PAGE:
April 18, 2022 | Source: Pacific Business News

G70’s Tracy Camuso, a leader in design and solar power

At the firm, Camuso helped develop the largest solar project in state history.

As the state aims toward achieving 100% clean energy by 2045, Hawaii businesses have seen unprecedented demand for commercial solar project.

G70, a Hawaii architecture, planning, and civil engineering design firm, is one such business that has evolved to meet the demand. In recent years, it has contributed to major projects on Oahu, including the largest solar farm in the state: Kawailoa Solar Energy Farm. Principal Planner at G70, Tracy Camuso, plays a lead role in utility-scale solar development. Born and raised in Hawaii, Camuso draws on a career spanning the state Legislature, Congress, and over 15 years of environmental and land-use planning at G70. She has worked at the nexus of policy, planning and development in Hawaii. Today, she oversees a solar energy project portfolio that has grown to contribute some 10% to G70’s business.

Camuso discussed three projects recently completed with partners Clearway Energy, a New Jersey company that develops and operates solar farms nationally; Moss and Associates, a Florida-based construction firm that delivered $750 million of project value nationally last year; and Goodfellow Brothers, long-time Maui-based construction contractor.

First of the projects, Kawailoa Solar, Hawaii’s largest solar project to date, is situated next to the state’s largest wind farm – also a Clearway project – above Waimea Bay on the North Shore. It was constructed by Goodfellow Brothers at a project cost of $7 million. This 49 megawatt project uses more than 500,00 solar panels to generate enough power for 14,300 homes annually.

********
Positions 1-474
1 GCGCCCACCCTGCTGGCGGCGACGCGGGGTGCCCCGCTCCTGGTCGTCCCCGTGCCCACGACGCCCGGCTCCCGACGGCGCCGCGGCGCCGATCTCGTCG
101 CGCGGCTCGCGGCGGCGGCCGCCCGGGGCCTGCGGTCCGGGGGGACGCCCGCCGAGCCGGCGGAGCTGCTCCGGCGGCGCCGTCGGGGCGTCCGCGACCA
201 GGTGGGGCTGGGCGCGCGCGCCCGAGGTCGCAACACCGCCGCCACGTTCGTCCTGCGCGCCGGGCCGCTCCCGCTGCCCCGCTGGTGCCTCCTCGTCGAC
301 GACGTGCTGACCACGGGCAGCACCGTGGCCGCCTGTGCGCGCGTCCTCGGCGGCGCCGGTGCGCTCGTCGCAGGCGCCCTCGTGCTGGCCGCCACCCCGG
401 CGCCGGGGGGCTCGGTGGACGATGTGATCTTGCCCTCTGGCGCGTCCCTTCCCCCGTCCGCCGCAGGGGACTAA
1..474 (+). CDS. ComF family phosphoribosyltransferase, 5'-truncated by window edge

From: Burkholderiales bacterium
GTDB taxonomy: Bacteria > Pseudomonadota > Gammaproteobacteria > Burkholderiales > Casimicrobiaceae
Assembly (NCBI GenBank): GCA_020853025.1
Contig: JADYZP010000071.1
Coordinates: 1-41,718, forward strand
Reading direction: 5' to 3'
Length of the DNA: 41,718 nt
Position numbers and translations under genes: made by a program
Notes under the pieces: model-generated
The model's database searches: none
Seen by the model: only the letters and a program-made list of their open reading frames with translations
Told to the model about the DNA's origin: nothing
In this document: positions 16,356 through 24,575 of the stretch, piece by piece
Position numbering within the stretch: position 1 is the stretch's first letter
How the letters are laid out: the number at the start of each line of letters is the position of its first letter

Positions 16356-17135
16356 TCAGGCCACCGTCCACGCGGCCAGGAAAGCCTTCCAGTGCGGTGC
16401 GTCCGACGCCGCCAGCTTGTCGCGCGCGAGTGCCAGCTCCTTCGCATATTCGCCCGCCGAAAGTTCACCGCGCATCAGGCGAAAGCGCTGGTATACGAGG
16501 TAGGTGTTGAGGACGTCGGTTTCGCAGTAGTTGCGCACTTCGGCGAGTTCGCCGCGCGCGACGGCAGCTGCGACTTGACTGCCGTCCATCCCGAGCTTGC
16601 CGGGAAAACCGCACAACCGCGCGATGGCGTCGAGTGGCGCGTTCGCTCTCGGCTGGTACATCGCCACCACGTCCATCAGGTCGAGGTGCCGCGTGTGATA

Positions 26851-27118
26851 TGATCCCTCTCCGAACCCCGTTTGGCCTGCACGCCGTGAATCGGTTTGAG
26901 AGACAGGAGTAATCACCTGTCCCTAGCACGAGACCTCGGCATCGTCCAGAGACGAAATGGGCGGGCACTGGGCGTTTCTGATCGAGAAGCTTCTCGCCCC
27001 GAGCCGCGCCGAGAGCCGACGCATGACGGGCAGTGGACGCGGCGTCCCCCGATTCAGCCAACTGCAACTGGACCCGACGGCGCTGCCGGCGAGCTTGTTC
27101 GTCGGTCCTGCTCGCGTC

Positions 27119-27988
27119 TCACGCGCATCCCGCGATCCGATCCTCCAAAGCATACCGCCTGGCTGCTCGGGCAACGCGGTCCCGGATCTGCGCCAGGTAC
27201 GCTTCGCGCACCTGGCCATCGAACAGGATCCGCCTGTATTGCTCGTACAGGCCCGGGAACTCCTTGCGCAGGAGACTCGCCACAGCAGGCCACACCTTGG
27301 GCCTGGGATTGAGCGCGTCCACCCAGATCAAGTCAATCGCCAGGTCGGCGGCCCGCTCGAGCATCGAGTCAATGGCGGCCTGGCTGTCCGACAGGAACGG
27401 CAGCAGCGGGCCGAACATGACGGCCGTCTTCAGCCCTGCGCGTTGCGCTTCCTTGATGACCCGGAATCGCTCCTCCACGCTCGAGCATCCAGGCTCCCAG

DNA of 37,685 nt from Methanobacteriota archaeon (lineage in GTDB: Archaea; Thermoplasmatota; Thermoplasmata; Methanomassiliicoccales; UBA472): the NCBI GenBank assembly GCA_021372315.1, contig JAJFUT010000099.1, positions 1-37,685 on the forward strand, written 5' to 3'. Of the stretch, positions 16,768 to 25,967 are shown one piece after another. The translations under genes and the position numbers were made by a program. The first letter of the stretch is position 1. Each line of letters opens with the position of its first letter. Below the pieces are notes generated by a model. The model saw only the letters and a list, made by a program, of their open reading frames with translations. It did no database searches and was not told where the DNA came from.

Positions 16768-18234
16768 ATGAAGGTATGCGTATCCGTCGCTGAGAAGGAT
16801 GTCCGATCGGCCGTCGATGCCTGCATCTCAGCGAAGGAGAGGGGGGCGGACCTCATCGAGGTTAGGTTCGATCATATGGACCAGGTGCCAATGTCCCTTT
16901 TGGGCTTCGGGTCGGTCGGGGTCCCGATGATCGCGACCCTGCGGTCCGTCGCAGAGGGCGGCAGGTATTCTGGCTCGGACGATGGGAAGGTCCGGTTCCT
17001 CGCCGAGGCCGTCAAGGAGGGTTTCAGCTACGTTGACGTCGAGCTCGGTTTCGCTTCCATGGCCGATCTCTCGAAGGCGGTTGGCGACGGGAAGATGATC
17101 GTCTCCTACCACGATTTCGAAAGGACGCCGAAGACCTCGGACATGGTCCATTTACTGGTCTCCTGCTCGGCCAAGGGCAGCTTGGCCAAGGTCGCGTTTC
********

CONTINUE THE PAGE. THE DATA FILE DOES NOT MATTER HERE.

Second, located in Central Oahu, Clearway’s Waipio Solar adds another 150,000 panels, providing 45.9 MW of generation capacity to the electric grid.

And third, Mililani Solar II provides 14.7 MW of capacity using 160,000 solar panels on vacant former pineapple lands. The generation capacity of each of these projects varies based on the year, make, and model of the solar panels.

These solar projects, which last for 20 to 30 years, offer opportunities to integrate agriculture with renewable energy generation, Camuso said. “Sheep grazing and mixed-use solar-plus-farming plots and elements of CLearway’s current projects. And the future holds more potential in striking a balance between Hawaii’s need for energy and food on finite land.”

Aiming to support the industry by fostering local energy talent, Clearway in partnership with Blue Planet and Kamehameha Schools, offers internships for students, scientists, and engineers.

Beyond these three major projects, there are more than 20 utility-scale solar projects already under construction or approved for development, Camuso added.

Despite positive business momentum, more needs to be done, Camuso said. “It’s getting more challenging to build these projects. And as land becomes more scarce, we’re going to have to figure out how to better balance food and renewables together. Increased stakeholder education and local community engagement will be key.”

Nevertheless, she remains optimistic. “I believe in our clients as leaders in this industry,” Camuso said. “It can be a tough job, but we’re trying to save the planet. Right?”